On May 27, 1998, an unprecedented coalition of scientists, religious leaders, health professionals, consumers and chefs filed suit against the Food and Drug Administration (FDA). The suit, filed in Federal District Court, challenged the FDA’s current policy on genetically engineered foods, specifically its failure to require labeling or any safety testing for genetically engineered foods. The plaintiffs have charged that the FDA policy violates the agency’s statutory mandate to protect public health and provide consumers with relevant information about the foods they eat. The suit also alleges that the FDA policy is a violation of religious freedom.
In the suit, plaintiffs challenge the marketing of 36 different genetically engineered whole foods which are currently being sold (or commercially developed) without labeling or safety testing. These include potatoes, tomatoes, soy, corn, squash and many other fruits and vegetables to which a variety of new genes from different species have been added. These genetically engineered whole foods are also used as ingredients in processed foods, and have been reported to be present in a number of mass consumed food products from major soy-based baby formulas to some of the most popular corn chip brands. Because of FDA’s failure to require labeling, millions of American infants, children and adults are consuming genetically engineered food products each day without their knowledge.
A central issue in the case involves the consumer’s right to know about the new genetic material being engineered into their food. Labeling and testing are also vital given the health risks that scientists have associated with gene modified foods. The most pressing health concern involves the impact of inserting novel genes into fruits, vegetables and other food products. With each gene insertion there is the possibility that a nontoxic element in the food could become toxic and create a human health hazard. This remains the most probable explanation for the dozens of deaths and hundreds of serious illness caused by the genetically engineered food supplement L-tryptophan several years ago.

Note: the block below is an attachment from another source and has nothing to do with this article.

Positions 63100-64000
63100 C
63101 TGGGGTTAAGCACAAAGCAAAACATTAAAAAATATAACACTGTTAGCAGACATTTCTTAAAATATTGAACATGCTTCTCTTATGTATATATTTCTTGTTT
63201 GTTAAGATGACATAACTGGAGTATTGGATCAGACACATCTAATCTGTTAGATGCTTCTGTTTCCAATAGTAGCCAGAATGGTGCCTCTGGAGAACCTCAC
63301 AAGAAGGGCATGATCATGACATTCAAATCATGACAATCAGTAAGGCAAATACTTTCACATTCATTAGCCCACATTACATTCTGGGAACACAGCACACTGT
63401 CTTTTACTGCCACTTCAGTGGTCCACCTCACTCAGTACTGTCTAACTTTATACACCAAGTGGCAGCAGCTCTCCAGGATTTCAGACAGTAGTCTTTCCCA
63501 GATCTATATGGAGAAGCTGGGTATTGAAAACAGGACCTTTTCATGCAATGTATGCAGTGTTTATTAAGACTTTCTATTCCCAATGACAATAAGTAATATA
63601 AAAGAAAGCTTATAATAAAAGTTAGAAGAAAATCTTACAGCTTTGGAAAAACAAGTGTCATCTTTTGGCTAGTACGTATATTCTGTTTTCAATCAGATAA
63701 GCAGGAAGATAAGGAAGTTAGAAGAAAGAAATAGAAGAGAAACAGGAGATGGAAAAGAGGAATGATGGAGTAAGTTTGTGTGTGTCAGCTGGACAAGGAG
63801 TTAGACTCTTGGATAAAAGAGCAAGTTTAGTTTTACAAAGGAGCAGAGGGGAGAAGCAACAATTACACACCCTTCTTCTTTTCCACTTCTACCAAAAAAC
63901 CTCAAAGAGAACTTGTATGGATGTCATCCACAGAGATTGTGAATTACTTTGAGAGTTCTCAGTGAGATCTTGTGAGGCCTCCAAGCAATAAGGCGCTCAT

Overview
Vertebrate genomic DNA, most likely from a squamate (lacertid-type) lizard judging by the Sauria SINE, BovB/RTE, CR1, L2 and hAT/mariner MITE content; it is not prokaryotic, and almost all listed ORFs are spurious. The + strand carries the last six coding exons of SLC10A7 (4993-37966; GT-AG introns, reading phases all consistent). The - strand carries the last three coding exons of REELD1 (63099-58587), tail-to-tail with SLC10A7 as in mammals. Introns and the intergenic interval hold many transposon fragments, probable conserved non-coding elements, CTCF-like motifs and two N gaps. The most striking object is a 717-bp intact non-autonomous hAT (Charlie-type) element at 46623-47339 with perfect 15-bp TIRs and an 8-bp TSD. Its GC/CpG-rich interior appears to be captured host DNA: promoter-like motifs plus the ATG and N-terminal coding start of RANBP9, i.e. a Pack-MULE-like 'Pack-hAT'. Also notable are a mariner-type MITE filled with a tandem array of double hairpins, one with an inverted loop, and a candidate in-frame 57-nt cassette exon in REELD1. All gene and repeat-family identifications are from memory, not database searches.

Food allergies are another major health concern with genetically engineered foods. Those with food allergies will have no way of knowing what foods to avoid. The problem of food allergies was outlined in a recent study reported in the New England Journal of Medicine. In the study a gene from a Brazil nut was introduced into a soybean. The genetically engineered soybean was then tested on people who were allergic to the nuts, and it was found that they had an allergic reaction to the engineered soybeans but not the natural variety. Health professionals are also concerned that the mass consumption of genetically engineered foods could make treating infections more difficult in that some genetically modified foods contain antibiotic resistant genes.
In addition to health concerns, millions of Americans feel obligated to refrain from consuming some or all genetically engineered foods based on their ethical and religious principles. Many Jews and Muslims need to avoid foods with substances from specific animals, while devout vegetarians want to avoid substances from any animal. Additionally, a considerable portion of the population is religiously motivated to avoid genetically engineered foods because they view the production of these foods to be incompatible with proper stewardship of the biological integrity of creation. The religious plaintiffs allege that by refusing to label genetically engineered foods, the FDA is significantly infringing their free exercise of religion as guaranteed by the Constitution and the Religious Freedom Restoration Act (RFRA).
On June 1, 1999, both the plaintiffs and FDA filed cross-motions for summary judgment in the case. Under the court’s order, the parties will complete briefing of the case by July 12, 1999. After completion of the briefing, a decision in the case will rest with United States District Court Judge Colleen Kollar-Kotelly.
“The FDA has ignored the law and placed the interest of a handful of biotechnology companies ahead of their responsibility to protect public health,” stated Joseph Mendelson, Legal Director of the Center for Food Safety and lead attorney on the case. “By failing to require testing and labeling of genetically engineered foods, the agency has made consumers unknowing guinea pigs for potentially harmful, unregulated food substances.”
To view the petition, click HERE.